80 Mx Multiband Horizontal Loop Antenna
This multiband antenna covers the 80, 40, 30, 20, 17, 15, 12, 10 and 6 Mx Amateur bands. Multiband operation is achieved by use of 300 ohm balanced line fed to an antenna tuner. This loop antenna needs to be run in the horizontal plane. ie. parallel to the ground. The formula used to determine fundamental frequency wire length is :- Length (feet) = 1005 / Frequency (Mhz). I operate mainly CW, so I cut the wire length, for the 80 Mx band, to 88 metres (287 feet). If you operate SSB, the length of the wire will need to be shorter, in accordance with the above formula. I used high tensile fencing wire in the shape of a square supported by four trees. The winds here can be ferocious so strong wire is needed even though radiation efficiency may be compromised by using fencing wire. Since our HF bands are harmonically related, this length of wire covers all HF bands from 80 mx up to 10 mx, including the WARC bands. If the wire is cut for the 40 metre band, about 44 metres of wire or slightly less, the antenna can also be used on all the higher HF bands. Of course, a perfect square of wire is far from achievable here. A circle is theoretically ideal but even a triangle of wire will work. The feedpoint of the antenna can be placed any where but I positioned it about two feet from the corner. The diagram below gives you some idea of the layout.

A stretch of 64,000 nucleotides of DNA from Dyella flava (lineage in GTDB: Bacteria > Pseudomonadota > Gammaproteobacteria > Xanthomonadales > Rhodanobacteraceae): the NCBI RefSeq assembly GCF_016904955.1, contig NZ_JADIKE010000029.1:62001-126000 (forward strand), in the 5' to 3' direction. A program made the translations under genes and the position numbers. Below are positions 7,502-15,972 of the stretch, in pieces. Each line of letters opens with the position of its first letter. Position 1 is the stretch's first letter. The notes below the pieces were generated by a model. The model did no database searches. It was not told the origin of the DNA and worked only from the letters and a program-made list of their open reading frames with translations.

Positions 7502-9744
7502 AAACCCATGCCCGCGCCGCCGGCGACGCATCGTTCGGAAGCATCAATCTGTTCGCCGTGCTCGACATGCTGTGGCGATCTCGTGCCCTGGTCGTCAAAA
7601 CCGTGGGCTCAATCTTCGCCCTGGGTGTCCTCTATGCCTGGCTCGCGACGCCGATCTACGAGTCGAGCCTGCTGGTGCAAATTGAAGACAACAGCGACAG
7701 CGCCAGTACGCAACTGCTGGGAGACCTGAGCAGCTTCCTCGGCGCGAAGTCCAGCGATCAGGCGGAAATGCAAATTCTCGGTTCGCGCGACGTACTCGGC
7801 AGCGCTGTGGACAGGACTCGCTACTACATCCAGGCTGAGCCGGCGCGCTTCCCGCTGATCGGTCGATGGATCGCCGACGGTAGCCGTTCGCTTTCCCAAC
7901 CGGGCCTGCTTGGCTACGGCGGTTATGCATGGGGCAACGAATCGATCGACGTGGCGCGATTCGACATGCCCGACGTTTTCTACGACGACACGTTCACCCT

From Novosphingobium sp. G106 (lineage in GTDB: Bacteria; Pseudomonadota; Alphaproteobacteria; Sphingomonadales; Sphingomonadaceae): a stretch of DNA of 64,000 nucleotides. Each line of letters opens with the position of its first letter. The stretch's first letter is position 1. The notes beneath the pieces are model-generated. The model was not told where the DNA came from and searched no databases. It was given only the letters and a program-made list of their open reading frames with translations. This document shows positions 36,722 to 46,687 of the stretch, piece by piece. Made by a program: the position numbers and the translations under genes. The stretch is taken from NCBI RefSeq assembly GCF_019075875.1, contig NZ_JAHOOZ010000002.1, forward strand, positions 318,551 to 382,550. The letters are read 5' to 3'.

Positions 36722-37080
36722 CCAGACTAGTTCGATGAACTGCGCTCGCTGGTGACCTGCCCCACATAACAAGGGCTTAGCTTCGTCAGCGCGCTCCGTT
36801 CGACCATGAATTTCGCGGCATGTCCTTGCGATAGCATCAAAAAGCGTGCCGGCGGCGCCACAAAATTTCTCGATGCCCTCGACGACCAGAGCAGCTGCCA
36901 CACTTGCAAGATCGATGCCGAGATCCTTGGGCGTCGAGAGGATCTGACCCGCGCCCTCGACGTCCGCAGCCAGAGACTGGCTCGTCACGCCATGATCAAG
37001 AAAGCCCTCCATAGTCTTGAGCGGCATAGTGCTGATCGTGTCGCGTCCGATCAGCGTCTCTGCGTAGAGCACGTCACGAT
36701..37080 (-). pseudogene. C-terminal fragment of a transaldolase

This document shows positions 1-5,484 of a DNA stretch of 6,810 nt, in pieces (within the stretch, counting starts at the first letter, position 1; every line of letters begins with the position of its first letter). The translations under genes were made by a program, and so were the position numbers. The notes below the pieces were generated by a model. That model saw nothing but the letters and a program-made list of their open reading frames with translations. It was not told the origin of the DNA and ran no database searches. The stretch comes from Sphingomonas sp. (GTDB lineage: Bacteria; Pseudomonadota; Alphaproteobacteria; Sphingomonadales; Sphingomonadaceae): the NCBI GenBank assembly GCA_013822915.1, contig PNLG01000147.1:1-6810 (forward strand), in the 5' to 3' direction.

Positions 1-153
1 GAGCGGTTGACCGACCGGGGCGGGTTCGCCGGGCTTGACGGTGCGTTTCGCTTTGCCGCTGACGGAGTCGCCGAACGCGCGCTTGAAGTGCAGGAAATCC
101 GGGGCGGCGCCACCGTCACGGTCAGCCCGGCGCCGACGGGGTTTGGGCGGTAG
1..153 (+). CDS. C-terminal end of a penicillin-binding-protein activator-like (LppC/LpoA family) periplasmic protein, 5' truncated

This image shows one of the trees to which the wire is attached.
The trees at this location are not very high so the average height of the antenna is only about 20 feet or so.
The feedpoint can be seen on the left. I used 15 metres of 300 ohm ladder line
which can be purchased in various lengths from DXEngineering.
A perspex block and splicing tape reduce the strain on the feedline at the feed point.
Rubber splicing tape can also be purchased from DXEngineering.
One 'corner' of the antenna.
The operating position located in an old caravan which is solar powered. The tuner can be seen on the
left. The radio is the Yaesu FT-450.
The Tuner - MFJ-969.
Even at a low height, this antenna performs very well. Surprisingly so. One of its attributes is the low noise level of the antenna. Another is that it has many radiation lobes and therefore works well in several directions. It costs little to build. It's straight forward to construct and fairly easy to erect, although in my case I had a sore shoulder after throwing the lines up into the trees. This multiband horizontal loop may be the antenna you are looking for.
Also, Ed, VK2JI has an interesting article about his 40 Mx Loop - click here.